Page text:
Takeover would create world’s largest agricultural supplier in the biggest deal ever by a German firm
German drug and chemicals group Bayer has offered to buy the American GM seed pioneer Monsanto for $62bn (£43bn) in a deal that would create the world’s biggest agricultural supplier.
The offer of $122 a share in cash values the Monsanto group at 37% more than its closing share price on 9 May, before rumours of a bid emerged.Continue reading...
In a ‘Pepsi challenge’ test, economist and statisticians find mainstream climate arguments accurate and contrarian arguments wrong and misleading
In a new study published in Global Environmental Change, a team led by Stephen Lewandowsky tested the accuracy of some popular myths and contrarian talking points sampled from climate denial blogs and other media outlets. The scientists searched the blogs for key words related to Arctic sea ice, glaciers, sea level rise, and temperature to identify the most popular arguments. Not surprisingly, they found some common myths:
Councils have issued licences for thousands of animals, research shows, including lions, wolves and crocodiles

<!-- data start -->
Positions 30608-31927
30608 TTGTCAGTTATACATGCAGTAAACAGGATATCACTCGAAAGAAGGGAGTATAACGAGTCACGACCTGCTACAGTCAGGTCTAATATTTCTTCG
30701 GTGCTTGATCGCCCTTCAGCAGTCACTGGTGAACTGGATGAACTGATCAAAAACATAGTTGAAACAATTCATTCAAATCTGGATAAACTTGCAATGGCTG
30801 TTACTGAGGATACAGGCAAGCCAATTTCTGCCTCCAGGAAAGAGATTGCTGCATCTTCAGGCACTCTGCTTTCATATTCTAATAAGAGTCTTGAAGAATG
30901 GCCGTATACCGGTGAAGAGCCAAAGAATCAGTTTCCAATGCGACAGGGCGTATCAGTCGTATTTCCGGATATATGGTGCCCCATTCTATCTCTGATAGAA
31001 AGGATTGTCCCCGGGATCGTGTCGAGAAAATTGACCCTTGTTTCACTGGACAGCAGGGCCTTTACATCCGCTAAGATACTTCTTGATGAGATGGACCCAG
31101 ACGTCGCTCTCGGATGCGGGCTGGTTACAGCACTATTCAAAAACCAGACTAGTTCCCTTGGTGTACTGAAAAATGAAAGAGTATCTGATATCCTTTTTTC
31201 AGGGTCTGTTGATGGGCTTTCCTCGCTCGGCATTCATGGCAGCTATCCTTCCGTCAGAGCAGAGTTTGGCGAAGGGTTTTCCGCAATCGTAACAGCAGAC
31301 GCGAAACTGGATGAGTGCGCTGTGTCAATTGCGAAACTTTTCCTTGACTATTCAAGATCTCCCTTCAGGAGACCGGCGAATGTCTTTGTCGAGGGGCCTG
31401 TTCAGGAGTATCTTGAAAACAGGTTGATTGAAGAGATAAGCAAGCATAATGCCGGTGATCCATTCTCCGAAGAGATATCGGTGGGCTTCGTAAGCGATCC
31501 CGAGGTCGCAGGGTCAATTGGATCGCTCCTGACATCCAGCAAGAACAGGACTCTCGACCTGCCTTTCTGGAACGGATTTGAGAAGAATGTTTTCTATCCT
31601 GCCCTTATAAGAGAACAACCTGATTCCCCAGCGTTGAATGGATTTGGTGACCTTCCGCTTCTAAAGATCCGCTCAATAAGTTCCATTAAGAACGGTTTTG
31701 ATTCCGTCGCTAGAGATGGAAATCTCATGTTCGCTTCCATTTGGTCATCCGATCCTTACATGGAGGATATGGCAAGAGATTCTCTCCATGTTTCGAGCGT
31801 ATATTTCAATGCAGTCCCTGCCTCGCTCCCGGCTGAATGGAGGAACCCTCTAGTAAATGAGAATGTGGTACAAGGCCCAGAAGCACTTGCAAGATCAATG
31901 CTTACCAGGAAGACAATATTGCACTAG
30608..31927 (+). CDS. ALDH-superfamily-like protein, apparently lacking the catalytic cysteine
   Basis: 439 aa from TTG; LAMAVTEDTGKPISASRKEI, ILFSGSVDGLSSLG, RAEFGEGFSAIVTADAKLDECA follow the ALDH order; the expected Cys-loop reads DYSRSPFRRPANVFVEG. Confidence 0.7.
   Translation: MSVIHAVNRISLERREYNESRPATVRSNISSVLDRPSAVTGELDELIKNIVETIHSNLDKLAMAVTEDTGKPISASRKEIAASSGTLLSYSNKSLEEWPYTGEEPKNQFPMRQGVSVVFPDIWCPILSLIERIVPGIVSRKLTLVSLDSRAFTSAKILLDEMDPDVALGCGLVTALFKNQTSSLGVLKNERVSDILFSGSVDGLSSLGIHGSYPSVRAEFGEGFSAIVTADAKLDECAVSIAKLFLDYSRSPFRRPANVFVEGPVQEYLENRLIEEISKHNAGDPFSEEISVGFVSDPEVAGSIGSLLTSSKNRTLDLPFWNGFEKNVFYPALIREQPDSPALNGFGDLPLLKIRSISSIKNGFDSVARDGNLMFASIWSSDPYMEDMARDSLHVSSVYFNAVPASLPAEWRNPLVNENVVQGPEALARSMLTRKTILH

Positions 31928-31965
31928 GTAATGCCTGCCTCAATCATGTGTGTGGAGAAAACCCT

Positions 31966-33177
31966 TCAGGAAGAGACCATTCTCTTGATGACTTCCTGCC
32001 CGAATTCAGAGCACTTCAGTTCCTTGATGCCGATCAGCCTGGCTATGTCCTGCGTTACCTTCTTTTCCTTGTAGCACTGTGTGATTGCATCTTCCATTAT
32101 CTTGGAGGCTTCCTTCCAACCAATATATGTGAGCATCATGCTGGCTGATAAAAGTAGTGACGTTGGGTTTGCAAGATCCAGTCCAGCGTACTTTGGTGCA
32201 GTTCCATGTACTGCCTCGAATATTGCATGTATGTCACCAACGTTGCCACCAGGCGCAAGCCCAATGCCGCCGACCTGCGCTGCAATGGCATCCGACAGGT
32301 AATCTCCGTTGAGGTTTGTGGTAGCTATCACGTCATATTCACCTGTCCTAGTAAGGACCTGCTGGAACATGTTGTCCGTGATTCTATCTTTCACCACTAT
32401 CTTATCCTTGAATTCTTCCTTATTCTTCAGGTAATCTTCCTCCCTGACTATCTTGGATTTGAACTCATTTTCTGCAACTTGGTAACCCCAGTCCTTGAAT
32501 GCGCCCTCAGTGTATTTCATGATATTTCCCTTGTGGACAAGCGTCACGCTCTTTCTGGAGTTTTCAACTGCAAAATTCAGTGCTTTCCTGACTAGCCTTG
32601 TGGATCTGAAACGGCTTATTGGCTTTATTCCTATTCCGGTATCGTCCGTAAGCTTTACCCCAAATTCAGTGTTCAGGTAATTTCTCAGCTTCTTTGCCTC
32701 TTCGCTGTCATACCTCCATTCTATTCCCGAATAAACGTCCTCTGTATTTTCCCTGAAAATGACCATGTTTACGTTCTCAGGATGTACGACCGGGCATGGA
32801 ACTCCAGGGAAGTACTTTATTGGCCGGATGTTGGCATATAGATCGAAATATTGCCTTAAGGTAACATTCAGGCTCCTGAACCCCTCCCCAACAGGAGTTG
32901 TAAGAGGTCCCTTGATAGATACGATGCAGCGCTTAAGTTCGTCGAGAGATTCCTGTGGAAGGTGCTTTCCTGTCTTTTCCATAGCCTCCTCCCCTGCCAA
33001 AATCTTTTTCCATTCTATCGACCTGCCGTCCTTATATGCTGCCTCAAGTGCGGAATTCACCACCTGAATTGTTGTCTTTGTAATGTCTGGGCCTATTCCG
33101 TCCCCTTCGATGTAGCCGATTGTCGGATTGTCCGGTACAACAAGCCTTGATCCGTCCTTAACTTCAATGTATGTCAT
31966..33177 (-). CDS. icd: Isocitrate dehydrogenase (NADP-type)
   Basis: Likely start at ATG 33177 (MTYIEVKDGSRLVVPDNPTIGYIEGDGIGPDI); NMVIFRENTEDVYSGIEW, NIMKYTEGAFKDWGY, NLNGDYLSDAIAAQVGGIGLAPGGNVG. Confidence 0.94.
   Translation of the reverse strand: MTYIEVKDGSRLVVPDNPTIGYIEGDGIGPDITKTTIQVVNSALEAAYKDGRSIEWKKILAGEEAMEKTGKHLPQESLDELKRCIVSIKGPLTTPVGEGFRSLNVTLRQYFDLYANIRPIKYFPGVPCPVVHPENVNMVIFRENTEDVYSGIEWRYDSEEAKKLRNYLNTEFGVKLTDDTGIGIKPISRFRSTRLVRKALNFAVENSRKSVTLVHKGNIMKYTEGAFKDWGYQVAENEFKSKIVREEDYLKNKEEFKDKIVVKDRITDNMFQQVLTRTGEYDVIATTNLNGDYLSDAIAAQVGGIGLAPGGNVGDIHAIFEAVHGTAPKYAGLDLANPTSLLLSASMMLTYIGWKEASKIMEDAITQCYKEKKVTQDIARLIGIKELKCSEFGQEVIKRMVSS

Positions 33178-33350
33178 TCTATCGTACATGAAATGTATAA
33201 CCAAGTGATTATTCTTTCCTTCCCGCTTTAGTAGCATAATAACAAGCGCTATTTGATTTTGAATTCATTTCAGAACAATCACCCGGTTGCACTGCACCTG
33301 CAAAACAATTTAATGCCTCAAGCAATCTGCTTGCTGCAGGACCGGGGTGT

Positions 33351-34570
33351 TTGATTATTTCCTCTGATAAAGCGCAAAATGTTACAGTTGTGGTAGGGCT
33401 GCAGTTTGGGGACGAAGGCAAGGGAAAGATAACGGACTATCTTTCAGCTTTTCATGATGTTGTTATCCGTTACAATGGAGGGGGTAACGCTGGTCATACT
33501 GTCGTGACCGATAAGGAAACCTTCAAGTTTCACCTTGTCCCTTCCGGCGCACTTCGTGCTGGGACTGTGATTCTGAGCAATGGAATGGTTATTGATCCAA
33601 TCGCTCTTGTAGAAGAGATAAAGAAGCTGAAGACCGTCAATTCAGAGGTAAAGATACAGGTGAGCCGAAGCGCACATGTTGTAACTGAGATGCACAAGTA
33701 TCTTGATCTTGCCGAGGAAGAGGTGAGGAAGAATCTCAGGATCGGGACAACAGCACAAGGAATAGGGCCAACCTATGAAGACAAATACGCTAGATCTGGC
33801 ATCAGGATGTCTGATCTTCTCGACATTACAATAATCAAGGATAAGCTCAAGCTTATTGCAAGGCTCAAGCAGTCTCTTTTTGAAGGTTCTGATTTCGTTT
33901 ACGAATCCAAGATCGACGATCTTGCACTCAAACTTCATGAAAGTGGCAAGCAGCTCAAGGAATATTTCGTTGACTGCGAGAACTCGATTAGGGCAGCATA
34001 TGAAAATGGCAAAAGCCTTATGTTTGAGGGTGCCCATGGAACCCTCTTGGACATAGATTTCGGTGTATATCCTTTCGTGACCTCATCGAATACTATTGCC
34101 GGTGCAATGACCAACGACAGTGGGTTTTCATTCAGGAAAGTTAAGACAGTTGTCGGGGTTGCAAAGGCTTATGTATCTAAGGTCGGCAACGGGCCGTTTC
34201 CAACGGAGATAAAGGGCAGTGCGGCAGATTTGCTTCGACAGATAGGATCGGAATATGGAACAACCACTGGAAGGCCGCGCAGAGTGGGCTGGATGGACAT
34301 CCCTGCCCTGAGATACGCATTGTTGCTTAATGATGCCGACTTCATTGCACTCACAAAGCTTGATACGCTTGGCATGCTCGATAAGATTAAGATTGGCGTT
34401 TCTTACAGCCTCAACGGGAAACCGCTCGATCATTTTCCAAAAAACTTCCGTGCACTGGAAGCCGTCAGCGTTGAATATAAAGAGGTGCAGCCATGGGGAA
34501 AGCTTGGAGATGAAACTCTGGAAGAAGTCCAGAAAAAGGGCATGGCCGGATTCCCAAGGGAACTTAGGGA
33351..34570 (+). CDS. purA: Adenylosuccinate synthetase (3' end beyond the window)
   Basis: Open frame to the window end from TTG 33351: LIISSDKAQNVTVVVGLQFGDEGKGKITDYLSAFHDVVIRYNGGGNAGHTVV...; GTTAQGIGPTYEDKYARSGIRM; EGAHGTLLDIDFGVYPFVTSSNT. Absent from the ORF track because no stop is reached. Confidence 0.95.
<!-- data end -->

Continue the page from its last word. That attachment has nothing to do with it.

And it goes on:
Lions, wolves and deadly venomous snakes are among thousands of dangerous animals being kept on private properties across the UK, figures have revealed.
Big cats including 13 tigers, two lions, eight leopards, seven cheetahs and nine pumas are prowling behind the fences of addresses up and down the land, an investigation by the Press Association has found.Continue reading...
Abthorpe, Northamptonshire Blue-purple columns of bugle and the crimped leaves of betony abound
“Do you ever get over to the Silverstone area?” queried John in his first email to me. I don’t, but when he then enthused that the rustic parish of Abthorpe “seemed to be a relic of a long disappeared countryside”, he had my attention.